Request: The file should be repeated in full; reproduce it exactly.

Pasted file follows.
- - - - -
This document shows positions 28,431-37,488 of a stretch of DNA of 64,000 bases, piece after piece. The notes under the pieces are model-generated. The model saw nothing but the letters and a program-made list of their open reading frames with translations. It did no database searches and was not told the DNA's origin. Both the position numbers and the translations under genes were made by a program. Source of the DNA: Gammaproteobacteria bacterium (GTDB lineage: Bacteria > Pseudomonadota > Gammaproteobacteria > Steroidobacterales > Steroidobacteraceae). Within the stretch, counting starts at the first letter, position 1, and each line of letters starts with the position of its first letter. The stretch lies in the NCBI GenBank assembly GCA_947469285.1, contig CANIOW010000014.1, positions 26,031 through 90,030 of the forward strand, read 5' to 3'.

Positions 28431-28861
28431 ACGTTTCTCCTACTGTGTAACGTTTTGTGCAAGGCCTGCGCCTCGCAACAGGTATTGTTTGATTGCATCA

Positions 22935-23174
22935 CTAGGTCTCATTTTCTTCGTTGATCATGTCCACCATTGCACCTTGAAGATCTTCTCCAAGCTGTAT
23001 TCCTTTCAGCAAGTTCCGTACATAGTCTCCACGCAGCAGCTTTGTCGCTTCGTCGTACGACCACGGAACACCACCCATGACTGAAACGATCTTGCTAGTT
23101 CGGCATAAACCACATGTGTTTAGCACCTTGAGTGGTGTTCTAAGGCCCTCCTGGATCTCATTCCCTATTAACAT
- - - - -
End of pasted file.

This document shows positions 28,431-37,488 of a stretch of DNA of 64,000 bases, piece after piece. The notes under the pieces are model-generated. The model saw nothing but the letters and a program-made list of their open reading frames with translations. It did no database searches and was not told the DNA's origin. Both the position numbers and the translations under genes were made by a program. Source of the DNA: Gammaproteobacteria bacterium (GTDB lineage: Bacteria > Pseudomonadota > Gammaproteobacteria > Steroidobacterales > Steroidobacteraceae). Within the stretch, counting starts at the first letter, position 1, and each line of letters starts with the position of its first letter. The stretch lies in the NCBI GenBank assembly GCA_947469285.1, contig CANIOW010000014.1, positions 26,031 through 90,030 of the forward strand, read 5' to 3'.

Positions 28431-28861
28431 ACGTTTCTCCTACTGTGTAACGTTTTGTGCAAGGCCTGCGCCTCGCAACAGGTATTGTTTGATTGCATCA

Positions 22935-23174
22935 CTAGGTCTCATTTTCTTCGTTGATCATGTCCACCATTGCACCTTGAAGATCTTCTCCAAGCTGTAT
23001 TCCTTTCAGCAAGTTCCGTACATAGTCTCCACGCAGCAGCTTTGTCGCTTCGTCGTACGACCACGGAACACCACCCATGACTGAAACGATCTTGCTAGTT
23101 CGGCATAAACCACATGTGTTTAGCACCTTGAGTGGTGTTCTAAGGCCCTCCTGGATCTCATTCCCTATTAACAT